Was it a mistake, or was it part of the plan? I’m going to ask that question again in a few moments, but first, this:
Blair and Howard are using their wagons to form a very small circle; “We must stand firm on Iraq.”
Jack Straw contributes with a new strategy document due for release today, which will maintain that the No. 1 threat we face is international terrorism and weapons of mass destruction.
So not the current culture of torture, abuse and corruption that fuels and/or enables international terrorism, then?
Independent – Britain ‘complicit’ in human rights abuses at Camp Delta: All the detainees in the report consistently testified that UK authorities were aware of their plight and unwilling to intervene despite the knowledge that they were either at risk of torture or said they had been tortured. There is no suggestion British authorities played any part in torturing the detainees but the report does argue consistent co-operation between the US and UK has led to an “international chain of abuse” that flies in the face of the British government projecting itself as a leader in the field of human rights.
That report is here.
As for weapons of mass destruction… well, again, you’ll just have to wait for the question… and, again, we have a minor ‘distraction’ to get past first:
Y’see, the New York Times has more on the 2003 memo…
NYT – Bush Was Set on Path to War, British Memo Says: During a private two-hour meeting in the Oval Office on Jan. 31, 2003, he made clear to Prime Minister Tony Blair of Britain that he was determined to invade Iraq without the second resolution, or even if international arms inspectors failed to find unconventional weapons… The memo indicates the two leaders envisioned a quick victory and a transition to a new Iraqi government that would be complicated, but manageable. Mr. Bush predicted that it was “unlikely there would be internecine warfare between the different religious and ethnic groups.” Mr. Blair agreed with that assessment. The memo also shows that the president and the prime minister acknowledged that no unconventional weapons had been found inside Iraq. Faced with the possibility of not finding any before the planned invasion, Mr. Bush talked about several ways to provoke a confrontation… “The U.S. was thinking of flying U2 reconnaissance aircraft with fighter cover over Iraq, painted in U.N. colours,” the memo says, attributing the idea to Mr. Bush. “If Saddam fired on them, he would be in breach.” It also described the president as saying, “The U.S. might be able to bring out a defector who could give a public presentation about Saddam’s W.M.D,” referring to weapons of mass destruction. A brief clause in the memo refers to a third possibility, mentioned by Mr. Bush, a proposal to assassinate Saddam Hussein. The memo does not indicate how Mr. Blair responded to the idea.
Kevin Drum puts the latter points in perspective here; “Yes, that’s the president of the United States talking about deliberately faking a UN overflight in order to provoke a phony confrontation with Saddam – or if that didn’t work, trotting out a defector to lie about Iraqi WMD. Honor and dignity, baby, honor and dignity.”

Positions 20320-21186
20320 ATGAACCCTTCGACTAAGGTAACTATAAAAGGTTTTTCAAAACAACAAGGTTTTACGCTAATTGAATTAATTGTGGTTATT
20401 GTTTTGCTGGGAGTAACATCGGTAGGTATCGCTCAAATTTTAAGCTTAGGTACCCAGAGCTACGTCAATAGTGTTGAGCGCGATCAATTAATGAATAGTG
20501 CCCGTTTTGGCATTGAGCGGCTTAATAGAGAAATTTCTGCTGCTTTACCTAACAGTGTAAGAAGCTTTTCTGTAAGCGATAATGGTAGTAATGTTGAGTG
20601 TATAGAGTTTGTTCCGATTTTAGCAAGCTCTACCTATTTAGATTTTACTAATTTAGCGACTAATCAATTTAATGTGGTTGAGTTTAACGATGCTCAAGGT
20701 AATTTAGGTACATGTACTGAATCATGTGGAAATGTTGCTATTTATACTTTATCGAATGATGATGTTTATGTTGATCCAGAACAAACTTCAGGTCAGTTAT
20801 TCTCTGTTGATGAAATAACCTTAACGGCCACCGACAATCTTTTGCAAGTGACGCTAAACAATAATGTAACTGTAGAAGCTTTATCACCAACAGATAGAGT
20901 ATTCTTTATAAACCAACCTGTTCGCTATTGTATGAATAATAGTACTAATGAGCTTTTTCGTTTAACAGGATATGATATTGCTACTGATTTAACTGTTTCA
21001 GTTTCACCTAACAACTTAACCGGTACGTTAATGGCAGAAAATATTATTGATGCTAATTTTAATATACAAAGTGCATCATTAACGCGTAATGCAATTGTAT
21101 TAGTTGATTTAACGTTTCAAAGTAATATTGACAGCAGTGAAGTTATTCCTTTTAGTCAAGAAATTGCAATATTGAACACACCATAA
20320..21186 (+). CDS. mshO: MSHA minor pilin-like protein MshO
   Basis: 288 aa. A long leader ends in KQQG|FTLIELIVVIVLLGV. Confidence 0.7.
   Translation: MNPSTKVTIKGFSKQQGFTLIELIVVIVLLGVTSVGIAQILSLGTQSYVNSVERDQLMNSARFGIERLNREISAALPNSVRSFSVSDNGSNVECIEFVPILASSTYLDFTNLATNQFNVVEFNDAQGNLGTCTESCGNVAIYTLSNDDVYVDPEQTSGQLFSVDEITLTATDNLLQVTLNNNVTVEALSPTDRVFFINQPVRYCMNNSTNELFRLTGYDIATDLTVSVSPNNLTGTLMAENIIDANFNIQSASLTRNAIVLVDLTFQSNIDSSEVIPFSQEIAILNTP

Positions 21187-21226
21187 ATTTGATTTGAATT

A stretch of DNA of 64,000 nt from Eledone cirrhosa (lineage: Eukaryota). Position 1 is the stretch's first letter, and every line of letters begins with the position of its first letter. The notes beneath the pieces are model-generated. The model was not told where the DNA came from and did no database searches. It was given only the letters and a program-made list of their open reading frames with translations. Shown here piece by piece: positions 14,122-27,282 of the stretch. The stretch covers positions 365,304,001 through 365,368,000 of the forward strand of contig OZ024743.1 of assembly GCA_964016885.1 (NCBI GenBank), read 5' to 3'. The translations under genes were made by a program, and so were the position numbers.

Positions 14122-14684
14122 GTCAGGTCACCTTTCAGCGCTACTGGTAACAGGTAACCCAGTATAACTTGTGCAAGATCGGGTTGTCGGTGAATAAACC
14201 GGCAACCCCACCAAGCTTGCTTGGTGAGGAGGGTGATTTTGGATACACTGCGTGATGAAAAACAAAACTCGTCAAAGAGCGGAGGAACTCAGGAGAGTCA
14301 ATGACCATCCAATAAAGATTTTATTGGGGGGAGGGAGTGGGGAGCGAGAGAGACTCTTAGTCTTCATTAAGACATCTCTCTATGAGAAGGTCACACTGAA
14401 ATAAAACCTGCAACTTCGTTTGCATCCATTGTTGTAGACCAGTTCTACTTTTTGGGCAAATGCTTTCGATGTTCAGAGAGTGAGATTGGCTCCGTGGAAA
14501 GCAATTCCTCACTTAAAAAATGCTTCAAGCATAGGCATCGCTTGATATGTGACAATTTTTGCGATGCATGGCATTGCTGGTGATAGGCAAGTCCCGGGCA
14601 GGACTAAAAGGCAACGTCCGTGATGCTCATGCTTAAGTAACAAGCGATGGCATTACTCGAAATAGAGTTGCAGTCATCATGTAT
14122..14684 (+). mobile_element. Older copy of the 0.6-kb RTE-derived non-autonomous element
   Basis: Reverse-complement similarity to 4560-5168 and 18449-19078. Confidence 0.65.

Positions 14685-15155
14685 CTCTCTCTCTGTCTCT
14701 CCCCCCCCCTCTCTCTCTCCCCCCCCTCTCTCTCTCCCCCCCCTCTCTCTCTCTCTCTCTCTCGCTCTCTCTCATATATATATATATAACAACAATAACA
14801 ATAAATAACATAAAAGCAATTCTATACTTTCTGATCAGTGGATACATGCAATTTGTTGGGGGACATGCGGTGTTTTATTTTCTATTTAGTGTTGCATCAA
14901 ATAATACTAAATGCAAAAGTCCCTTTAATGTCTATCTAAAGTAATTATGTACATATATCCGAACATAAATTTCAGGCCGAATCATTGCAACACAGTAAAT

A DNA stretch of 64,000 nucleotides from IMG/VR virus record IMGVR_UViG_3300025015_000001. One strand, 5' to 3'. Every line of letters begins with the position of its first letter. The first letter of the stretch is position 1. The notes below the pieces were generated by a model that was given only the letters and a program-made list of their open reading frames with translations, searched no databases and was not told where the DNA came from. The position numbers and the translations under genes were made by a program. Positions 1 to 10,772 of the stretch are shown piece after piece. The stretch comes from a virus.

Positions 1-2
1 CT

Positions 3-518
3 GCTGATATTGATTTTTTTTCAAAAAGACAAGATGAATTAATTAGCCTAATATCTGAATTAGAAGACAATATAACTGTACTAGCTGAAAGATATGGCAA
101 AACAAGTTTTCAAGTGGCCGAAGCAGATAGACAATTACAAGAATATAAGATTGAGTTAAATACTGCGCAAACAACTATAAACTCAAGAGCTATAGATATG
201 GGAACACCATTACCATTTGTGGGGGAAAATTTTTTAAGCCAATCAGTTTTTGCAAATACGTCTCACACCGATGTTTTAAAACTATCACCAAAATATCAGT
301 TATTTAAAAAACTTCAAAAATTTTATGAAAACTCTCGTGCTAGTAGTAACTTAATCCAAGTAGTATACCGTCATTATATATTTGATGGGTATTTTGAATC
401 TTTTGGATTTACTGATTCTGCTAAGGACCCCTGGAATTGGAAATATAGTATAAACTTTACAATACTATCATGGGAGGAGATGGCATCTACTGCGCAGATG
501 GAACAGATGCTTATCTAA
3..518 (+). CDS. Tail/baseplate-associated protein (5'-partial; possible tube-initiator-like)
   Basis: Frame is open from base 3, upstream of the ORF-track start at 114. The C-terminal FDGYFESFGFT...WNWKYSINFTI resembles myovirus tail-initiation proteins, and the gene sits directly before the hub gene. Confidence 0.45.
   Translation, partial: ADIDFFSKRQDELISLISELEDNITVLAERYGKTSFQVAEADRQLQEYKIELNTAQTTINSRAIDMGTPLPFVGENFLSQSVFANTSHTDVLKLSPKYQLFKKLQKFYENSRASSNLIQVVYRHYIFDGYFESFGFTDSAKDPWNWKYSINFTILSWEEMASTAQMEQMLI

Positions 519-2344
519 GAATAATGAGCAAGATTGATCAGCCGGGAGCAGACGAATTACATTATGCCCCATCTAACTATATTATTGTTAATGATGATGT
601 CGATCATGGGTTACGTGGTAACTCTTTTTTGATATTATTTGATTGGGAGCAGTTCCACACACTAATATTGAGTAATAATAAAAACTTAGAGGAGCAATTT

There’s also Bush and Blair agreeing that it was “unlikely there would be internecine warfare between the different religious and ethnic groups” to deal with. I’ll give you a moment to reflect on that and Blair’s clearly stated position that he would do the same thing again if faced with the same circumstances.
All done? Good.
Me, I want to backtrack to this: The memo also shows that the president and the prime minister acknowledged that no unconventional weapons had been found inside Iraq.
And if they couldn’t find any in time, they would simply get a defector to lie about their existence.
It casts new light on this, does it not?
Guardian – Blair caught in Iraqi arms row (Feb 5 2004): Tony Blair’s credibility over his use of intelligence before the Iraq invasion came under fresh assault yesterday when he said that at the time of the war he was personally unaware that Saddam Hussein did not have the ability to fire long-range chemical and biological weapons… Mr Blair made clear that at the start of the war he had had no knowledge of the fact that the government’s infamous claim that Iraq could mobilise its banned weapons within 45 minutes of an order referred only to battlefield, as opposed to long-range, arms.
Remember what the Sun – the mouthpiece of Downing St – sold the public? That the weapons referred to in the carefully-massaged dossier could be launched on our troops in Cyprus. In 45 minutes. Amazingly, Geoff Hoon claimed that he had known the intelligence only referred to battlefield weapons but did nothing to correct media reports at the time because he was out of the country and therefore unaware of what Downing Street’s primary propaganda rag was printing.
So now it’s finally time for a repeat of that question:
Was it a mistake, or was it part of the plan?
To put it another way; was Blair incredibly incompetent or did he deliberately mislead Parliament?
A full and independent inquiry might finally provide an answer, but neither is a good one.